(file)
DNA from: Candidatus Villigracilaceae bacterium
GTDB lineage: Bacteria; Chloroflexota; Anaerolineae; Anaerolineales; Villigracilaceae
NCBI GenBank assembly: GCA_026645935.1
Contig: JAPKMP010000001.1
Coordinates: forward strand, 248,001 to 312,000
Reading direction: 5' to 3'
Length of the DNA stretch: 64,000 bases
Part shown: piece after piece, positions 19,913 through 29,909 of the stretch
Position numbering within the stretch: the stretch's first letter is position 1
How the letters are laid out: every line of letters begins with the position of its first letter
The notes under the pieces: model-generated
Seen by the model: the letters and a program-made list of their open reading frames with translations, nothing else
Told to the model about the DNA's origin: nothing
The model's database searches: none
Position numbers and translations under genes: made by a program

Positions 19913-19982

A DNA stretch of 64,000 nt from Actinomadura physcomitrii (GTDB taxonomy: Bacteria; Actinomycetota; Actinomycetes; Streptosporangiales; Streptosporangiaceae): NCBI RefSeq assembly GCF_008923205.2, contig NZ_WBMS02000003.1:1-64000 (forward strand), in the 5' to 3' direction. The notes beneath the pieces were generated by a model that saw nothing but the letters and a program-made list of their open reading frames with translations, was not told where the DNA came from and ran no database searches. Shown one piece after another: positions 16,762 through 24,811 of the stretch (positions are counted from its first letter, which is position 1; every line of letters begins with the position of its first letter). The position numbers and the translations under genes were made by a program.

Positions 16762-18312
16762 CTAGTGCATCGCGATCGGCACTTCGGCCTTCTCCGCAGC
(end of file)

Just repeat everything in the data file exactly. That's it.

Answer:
DNA from: Candidatus Villigracilaceae bacterium
GTDB lineage: Bacteria; Chloroflexota; Anaerolineae; Anaerolineales; Villigracilaceae
NCBI GenBank assembly: GCA_026645935.1
Contig: JAPKMP010000001.1
Coordinates: forward strand, 248,001 to 312,000
Reading direction: 5' to 3'
Length of the DNA stretch: 64,000 bases
Part shown: piece after piece, positions 19,913 through 29,909 of the stretch
Position numbering within the stretch: the stretch's first letter is position 1
How the letters are laid out: every line of letters begins with the position of its first letter
The notes under the pieces: model-generated
Seen by the model: the letters and a program-made list of their open reading frames with translations, nothing else
Told to the model about the DNA's origin: nothing
The model's database searches: none
Position numbers and translations under genes: made by a program

Positions 19913-19982

A DNA stretch of 64,000 nt from Actinomadura physcomitrii (GTDB taxonomy: Bacteria; Actinomycetota; Actinomycetes; Streptosporangiales; Streptosporangiaceae): NCBI RefSeq assembly GCF_008923205.2, contig NZ_WBMS02000003.1:1-64000 (forward strand), in the 5' to 3' direction. The notes beneath the pieces were generated by a model that saw nothing but the letters and a program-made list of their open reading frames with translations, was not told where the DNA came from and ran no database searches. Shown one piece after another: positions 16,762 through 24,811 of the stretch (positions are counted from its first letter, which is position 1; every line of letters begins with the position of its first letter). The position numbers and the translations under genes were made by a program.

Positions 16762-18312
16762 CTAGTGCATCGCGATCGGCACTTCGGCCTTCTCCGCAGC